Notes on Early Christian Churches

Related posts:

From Encountering the Manuscripts: An Introduction to New Testament Paleography & New Testament by Philip W. Comfort (see Annotated Bibliography on New Testament Text and Canon).

By the end of the second century, there was a church in almost every major city [in the Greco-Roman world].  [Kindle location 1353]

There were, of course, other churches in villages and the countryside. But these city churches totaled forty-three in the first century and another fifty-four in the second. Roughly, one hundred local churches were in existence by the year 200.  [Kindle location 1369]

From Destroyer of the Gods: Early Christian Distinctiveness in the Roman World by Larry W. Hurtado, Baylor University Press, 2016, page 3.  In his footnote, Hurtado cites as his source Keith Hopkins in “Christian Number and Its Implications (Journal of Early Christian Studies, 1998) for this information.  He also cites two additional sources for this kind of information.

One recent estimate of the number of sites where there were bodies or “communities” of Christians posits a hundred or so (many of these comprising several house-based groups) by 100 AD and two hundred to four hundred sites by 200 AD.

New Evidence on When Bible Was Written: Ancient Shopping Lists 

Excerpt:

…a new analysis of the handwriting suggests that literacy may have been far more widespread than previously known in the Holy Land around 600 B.C., toward the end of the First Temple period. The findings, according to the researchers from Tel Aviv University, could have some bearing on a century-old debate about when the main body of biblical texts was composed.

(a 5-minute read; 1,142 words)

Source: New Evidence on When Bible Was Written: Ancient Shopping Lists – The New York Times (April 11, 2016)

The Reliability of the Oral Tradition That Preceded the New Testament

This 14:49 video discusses the oral tradition about Jesus which preceded, and was the basis for, the written texts we have in the New Testament.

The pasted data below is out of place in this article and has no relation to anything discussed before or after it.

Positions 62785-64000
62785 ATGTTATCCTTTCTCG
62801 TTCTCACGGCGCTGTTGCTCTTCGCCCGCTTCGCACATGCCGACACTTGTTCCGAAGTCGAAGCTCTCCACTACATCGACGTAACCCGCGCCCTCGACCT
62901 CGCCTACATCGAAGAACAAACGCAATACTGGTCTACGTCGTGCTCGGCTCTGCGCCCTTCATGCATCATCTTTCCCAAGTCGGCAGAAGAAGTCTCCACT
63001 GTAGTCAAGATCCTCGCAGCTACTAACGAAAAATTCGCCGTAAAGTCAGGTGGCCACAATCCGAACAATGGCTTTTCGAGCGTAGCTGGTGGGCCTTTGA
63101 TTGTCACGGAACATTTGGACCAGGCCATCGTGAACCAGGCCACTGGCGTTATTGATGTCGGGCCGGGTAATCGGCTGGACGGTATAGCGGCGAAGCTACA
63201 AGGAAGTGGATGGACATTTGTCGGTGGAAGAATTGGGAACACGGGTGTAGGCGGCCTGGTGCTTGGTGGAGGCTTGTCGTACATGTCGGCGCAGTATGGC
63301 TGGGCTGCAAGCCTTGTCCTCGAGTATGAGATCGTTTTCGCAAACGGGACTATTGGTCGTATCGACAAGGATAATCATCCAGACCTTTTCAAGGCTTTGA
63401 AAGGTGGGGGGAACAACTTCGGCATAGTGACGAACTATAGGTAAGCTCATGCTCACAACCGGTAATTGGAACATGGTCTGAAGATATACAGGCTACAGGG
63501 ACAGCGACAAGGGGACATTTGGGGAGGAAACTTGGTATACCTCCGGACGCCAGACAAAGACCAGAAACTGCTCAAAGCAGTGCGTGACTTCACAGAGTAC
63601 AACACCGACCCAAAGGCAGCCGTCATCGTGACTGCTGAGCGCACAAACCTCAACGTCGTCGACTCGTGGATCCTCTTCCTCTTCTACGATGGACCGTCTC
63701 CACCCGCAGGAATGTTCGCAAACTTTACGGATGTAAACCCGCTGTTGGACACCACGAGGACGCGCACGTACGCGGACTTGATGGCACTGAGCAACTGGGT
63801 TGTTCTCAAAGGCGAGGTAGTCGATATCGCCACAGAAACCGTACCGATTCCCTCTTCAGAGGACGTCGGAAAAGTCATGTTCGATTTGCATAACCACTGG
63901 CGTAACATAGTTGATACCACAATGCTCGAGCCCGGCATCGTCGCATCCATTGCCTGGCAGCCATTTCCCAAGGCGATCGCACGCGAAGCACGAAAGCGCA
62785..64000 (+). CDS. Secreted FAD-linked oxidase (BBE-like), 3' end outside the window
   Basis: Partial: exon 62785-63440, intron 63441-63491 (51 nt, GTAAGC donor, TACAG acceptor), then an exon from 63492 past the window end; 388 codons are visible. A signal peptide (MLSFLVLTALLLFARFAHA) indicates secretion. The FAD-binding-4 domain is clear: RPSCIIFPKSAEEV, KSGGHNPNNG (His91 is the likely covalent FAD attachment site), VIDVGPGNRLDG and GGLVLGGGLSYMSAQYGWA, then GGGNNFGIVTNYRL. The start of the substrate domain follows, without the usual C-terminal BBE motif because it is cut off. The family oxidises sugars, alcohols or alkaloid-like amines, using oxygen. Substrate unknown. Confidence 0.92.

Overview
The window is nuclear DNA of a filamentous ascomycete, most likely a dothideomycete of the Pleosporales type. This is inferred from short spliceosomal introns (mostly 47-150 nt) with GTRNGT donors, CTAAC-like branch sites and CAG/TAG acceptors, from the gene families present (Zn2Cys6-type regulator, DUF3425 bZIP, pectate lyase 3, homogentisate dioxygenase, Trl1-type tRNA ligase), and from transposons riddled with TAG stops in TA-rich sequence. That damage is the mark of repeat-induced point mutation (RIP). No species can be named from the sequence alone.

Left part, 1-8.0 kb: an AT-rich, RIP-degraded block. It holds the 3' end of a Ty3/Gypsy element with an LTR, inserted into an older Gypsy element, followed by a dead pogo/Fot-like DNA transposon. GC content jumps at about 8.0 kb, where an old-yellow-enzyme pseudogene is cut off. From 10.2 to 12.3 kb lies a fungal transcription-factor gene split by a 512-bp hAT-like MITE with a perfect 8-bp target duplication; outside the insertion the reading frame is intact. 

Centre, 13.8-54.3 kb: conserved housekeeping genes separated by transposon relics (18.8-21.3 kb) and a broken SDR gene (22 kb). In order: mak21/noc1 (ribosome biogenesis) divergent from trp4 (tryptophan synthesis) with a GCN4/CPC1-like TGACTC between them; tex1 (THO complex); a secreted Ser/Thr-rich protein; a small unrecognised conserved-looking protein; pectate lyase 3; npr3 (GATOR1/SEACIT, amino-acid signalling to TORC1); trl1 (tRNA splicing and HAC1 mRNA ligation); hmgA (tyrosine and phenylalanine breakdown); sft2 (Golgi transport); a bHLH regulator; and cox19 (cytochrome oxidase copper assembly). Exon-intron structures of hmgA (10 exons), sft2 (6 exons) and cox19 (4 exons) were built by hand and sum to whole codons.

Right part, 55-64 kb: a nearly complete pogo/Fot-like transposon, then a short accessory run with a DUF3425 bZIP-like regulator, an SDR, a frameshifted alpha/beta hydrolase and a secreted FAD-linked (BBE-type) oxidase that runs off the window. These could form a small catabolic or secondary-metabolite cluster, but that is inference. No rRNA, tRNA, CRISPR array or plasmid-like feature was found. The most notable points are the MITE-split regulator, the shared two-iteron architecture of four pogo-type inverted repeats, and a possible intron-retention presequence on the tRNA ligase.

Excerpt (14:14 through 14:35):

Scholars estimate the reliability of an oral tradition can last for over a century before we could expect corruption to seep in.  Gilbert Garraghan says it cannot go past 150 years (A Guide to Historial Method, p. 259-262).  Marelene Ciklamini sets the limit at 200 years (Old Norse Epic and Historical Tradition, p. 21).  This is well within the time frame of when the New Testament was written down even if we take the latest dates for when the books were written.

The Reliability of the New Testament (Oral Tradition) – YouTube. (Source:  Inspiring Philosophy)

What Were the Disciples Saying About Jesus Prior to Writing the Gospels? | J. Warner Wallace

J. Warner Wallace shares a panel discussion with Gary Habermas.

(6 min read; 1,494 words)

What Were the Disciples Saying About Jesus Prior to Writing the Gospels? | Cold Case Christianity.

A Deeper Look at the Reliability of the Bible by Craig Keener

In this post, Craig Keener looks at three different historical periods covered by the Bible – the times of Abraham, Israel’s Kings, and Jesus – and explains how our historical knowledge of each period differs.  In providing this nuance, Keener helps us to see how unwarranted skepticism about the historical reliability of the Bible really is.

(16 min read; 3,897 words)

A Deeper Look at If the Bible Is Reliable.

(HT:  The Poached Egg from Ratio Christi)

Dan Wallace and Darrell Bock on the Formation of the New Testament Canon

The first half of this clip features Dan Wallace; the second half, Darrell Bock.

(Time 5:50)

A Corrective on Orality in Early Christianity from Larry Hurtado

The link below takes you to an abstract of Larry’s full article.  (The article itself is 20 pages and heavily footnoted.)

(1 min read; 253 words)

“Performance Criticism”: A Critique | Larry Hurtado’s Blog.